2.Shop Zero Waste: Try shopping at your local bulk shop with your own containers and reusable bags (just be sure to ask in advance what their policy is on shopping with your own containers). Remember to bring your own shopping bags and carry reusable produce bags for fruits and vegetables. Find your favourite foods with the least packaging possible and try to find packaging that you know can be recycled where you live.
3.Skip Single-Use Plastics: Carry your own water bottle, reusable bag, coffee cup and utensils. You might not need to carry all of these items, but if you plan your day ahead of time, you’ll know what you may need. If you’re taking a car, you can leave each of these items in the car in a ‘zero waste kit’ to avoid unnecessary waste throughout your day. Otherwise use a tote bag or backpack — whatever works for you. Forgot your coffee cup? Take a few extra minutes to enjoy your coffee in a mug at the coffee shop instead.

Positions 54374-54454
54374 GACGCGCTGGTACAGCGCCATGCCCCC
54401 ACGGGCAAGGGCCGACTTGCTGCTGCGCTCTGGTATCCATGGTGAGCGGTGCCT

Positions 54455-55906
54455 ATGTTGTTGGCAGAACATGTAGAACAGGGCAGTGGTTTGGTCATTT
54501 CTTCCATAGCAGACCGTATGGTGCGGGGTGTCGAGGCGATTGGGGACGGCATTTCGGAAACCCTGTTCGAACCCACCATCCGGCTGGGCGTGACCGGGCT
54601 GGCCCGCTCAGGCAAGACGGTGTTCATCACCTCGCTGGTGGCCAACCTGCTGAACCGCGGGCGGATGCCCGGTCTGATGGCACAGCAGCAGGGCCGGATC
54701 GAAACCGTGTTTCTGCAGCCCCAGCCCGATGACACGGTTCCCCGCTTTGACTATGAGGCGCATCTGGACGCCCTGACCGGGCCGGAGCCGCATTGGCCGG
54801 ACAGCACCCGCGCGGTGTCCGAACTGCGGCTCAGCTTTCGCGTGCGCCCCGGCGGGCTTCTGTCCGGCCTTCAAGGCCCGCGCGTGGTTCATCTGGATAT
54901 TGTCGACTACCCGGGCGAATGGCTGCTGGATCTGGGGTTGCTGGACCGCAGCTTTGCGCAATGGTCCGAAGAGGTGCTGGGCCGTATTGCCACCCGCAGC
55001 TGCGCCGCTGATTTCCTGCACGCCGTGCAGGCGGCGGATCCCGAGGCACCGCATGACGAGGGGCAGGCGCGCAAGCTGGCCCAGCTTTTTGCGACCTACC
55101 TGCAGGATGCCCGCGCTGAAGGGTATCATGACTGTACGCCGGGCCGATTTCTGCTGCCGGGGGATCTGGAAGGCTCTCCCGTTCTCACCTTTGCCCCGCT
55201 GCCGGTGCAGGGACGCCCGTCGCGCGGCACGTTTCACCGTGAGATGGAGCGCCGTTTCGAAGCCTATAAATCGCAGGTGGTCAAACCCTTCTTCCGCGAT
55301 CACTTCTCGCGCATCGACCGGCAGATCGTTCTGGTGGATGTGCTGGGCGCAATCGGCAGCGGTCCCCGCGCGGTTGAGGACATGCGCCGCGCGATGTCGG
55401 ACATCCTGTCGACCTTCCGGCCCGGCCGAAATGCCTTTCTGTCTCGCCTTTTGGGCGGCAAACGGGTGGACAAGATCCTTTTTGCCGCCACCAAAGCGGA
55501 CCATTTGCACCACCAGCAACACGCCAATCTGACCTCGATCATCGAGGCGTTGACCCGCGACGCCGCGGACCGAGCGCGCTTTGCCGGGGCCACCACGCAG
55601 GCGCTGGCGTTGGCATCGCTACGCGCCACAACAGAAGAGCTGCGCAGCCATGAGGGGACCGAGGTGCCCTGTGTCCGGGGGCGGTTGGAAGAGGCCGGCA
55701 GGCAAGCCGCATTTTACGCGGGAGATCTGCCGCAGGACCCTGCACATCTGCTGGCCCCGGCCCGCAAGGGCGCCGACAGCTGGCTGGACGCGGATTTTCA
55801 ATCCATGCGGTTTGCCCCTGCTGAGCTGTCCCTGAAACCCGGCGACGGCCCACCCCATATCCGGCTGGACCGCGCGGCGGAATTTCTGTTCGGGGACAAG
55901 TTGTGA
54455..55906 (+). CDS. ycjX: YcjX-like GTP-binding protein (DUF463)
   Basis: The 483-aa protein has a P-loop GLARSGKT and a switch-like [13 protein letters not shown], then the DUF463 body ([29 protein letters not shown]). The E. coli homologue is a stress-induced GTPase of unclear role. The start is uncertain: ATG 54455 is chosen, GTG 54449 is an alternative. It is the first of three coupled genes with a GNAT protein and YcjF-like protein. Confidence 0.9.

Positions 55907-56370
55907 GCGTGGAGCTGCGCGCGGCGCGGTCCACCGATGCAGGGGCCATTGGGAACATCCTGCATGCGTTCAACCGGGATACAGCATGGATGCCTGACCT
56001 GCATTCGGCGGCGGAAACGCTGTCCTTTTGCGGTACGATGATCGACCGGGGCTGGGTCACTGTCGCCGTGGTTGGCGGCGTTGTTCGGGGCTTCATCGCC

4.Question Everything: The zero waste mindset is grounded in the idea of the circular economy where nothing goes to waste. It encompasses conscious consumption, like understanding the entire process from start to finish for the products we use. Ask questions like: Were the materials for this product sustainably and ethically sourced? Was the manufacturing process eco-friendly and ethical? What happens when I’m done with this product? Can it be recycled, or will it go to the landfill? Make a list of questions that will help inform your personal decision-making.